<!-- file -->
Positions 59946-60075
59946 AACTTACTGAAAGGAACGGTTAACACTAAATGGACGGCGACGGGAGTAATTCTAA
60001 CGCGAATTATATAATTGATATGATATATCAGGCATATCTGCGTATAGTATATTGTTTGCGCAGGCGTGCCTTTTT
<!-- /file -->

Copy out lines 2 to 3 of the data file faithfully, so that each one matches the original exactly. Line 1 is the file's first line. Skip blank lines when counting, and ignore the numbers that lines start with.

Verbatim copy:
59946 AACTTACTGAAAGGAACGGTTAACACTAAATGGACGGCGACGGGAGTAATTCTAA
60001 CGCGAATTATATAATTGATATGATATATCAGGCATATCTGCGTATAGTATATTGTTTGCGCAGGCGTGCCTTTTT